Despite some bad reviews here and here, I actually saw Sing and I thought it was a good movie. I liked it about as much as I liked Zootopia, so if you didn't like that, well, I don't know what to say. This film does not avoid sadness and it does not insult the intelligence of children. Yes, it is fun and upbeat and has some slapstick to it, but it does not avoid telling you that show business sucks most of the time. If I had to point to one thing that allows the film to succeed it is that it arrives without assuming you haven't already seen what goes on behind the scenes at talent shows. It assumes you know that there's going to be conflict and drama.
Sing owes a lot to the animation esthetic at Illumination (the Minion movie, whatever else) and you can easily be dazzled by what you see. It's a rich, diverse tapestry and, a few stereotypes aside, it works very well on the screen. So, relax. You're not going to be ripped off.
Now, having said that, the plot is a mile wide and an inch deep. You know that down on his luck Buster Moon is going to take a fall and climb right back up. You know how the movie will end when the whole thing kicks off, but it's the journey that works. You will not mind the episodic format and you will want to see more of certain characters. There's so much happening in this film that the plot will not bother you at all because you're already seeing all the different ways these characters are looking for some sort of validation.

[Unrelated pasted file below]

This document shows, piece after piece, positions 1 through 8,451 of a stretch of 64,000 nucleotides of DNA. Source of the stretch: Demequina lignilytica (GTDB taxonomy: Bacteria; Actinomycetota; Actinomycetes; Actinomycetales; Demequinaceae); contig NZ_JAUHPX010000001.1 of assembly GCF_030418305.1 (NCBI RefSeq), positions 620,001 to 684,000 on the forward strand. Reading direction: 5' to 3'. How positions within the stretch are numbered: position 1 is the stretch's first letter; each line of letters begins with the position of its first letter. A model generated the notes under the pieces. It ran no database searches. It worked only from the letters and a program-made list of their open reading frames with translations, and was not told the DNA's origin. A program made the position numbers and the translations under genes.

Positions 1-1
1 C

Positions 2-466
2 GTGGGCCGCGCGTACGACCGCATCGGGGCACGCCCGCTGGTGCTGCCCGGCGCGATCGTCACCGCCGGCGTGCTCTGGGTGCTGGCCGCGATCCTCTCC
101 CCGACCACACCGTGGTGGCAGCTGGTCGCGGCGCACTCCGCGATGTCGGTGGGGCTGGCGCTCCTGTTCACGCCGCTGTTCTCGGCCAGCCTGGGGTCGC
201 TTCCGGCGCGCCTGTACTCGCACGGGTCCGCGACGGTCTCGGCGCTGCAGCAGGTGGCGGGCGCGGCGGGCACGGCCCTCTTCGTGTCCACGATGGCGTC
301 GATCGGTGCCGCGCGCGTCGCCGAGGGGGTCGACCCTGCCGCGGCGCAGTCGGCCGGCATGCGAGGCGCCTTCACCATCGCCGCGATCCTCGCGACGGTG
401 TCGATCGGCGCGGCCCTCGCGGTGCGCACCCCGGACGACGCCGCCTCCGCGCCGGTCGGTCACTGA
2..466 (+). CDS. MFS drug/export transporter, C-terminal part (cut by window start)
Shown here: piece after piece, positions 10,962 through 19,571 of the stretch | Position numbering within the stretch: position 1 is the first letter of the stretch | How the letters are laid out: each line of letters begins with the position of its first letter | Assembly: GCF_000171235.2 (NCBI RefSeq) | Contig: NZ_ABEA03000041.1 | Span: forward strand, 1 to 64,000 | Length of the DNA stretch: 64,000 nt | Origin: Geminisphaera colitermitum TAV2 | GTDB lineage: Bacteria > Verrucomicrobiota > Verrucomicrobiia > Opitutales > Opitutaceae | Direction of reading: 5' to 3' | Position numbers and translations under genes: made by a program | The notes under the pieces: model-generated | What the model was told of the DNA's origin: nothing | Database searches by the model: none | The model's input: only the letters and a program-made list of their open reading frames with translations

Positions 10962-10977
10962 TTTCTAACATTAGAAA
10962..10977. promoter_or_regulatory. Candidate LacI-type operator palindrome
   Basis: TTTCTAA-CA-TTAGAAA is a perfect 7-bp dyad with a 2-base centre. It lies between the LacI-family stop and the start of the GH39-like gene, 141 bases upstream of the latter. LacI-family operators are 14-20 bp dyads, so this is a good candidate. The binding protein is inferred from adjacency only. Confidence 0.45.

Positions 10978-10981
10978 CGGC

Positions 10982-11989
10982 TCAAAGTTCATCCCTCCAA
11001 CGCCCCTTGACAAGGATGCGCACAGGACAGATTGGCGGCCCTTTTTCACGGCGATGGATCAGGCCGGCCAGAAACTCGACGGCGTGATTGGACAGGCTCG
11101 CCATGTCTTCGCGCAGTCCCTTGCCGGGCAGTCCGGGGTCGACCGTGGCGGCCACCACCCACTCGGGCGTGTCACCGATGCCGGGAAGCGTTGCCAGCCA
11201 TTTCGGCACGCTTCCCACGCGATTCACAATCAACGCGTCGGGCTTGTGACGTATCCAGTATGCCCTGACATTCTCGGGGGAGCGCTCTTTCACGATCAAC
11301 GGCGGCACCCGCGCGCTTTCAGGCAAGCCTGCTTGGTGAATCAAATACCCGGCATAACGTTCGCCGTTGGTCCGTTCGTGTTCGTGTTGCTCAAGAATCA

Somehow, they made Matthew McConaughey lose every bit of Texas from his voice. Somehow, they managed to make Scarlett Johansson not sound exactly like herself but like a teenaged girl instead. Reese Witherspoon and Seth McFarlane are part of a broadly drawn cast of weirdos and misfits and it all somehow works. McFarlane in particular fits into the whole thing like a completely square peg being dropped through the other side of a round hole. He's not even really part of the team, he just kind of floats through this thing like comic relief. And, as always, you're going to wonder why Jennifer Hudson doesn't already have her own damned franchise already.
There's an especially weird diversion towards the end of the second act that involves washing cars and acting loopy and it's absolutely worth the price of admission. The rest I'm not giving away.
A portrait of the writer Oscar Wilde, which had to be sold off after he was accused of gross indecency, is to return from America for the first time in nearly a century. It will be displayed at Tate Britain, in an exhibition called Queer British Art 1861-1967, which opens in April.
Robert Harper Pennington, an American artist who painted the full-length portrait (1881), gave it to Wilde and his wife Constance as a wedding present in 1884. It was the couple’s most prized possession, hung above the fireplace in their London home. But in 1895 Wilde was arrested and later sentenced to two years’ imprisonment for his homosexual relationship with Alfred Douglas.
Wilde’s legal expenses led to him being declared bankrupt, and the Pennington portrait had to be sold. Later, in the 1920s, it was bought by a US collector and the portrait was subsequently acquired by the William Andrews Clark Memorial Library at the University of California, Los Angeles.
Are we any more enlightened now than we were in Wilde's time? You can be broken by the law and rendered destitute for less than loving someone nowadays. I think what has changed is that it can happen before Piers Morgan has a chance to open up his puke funnel and comment.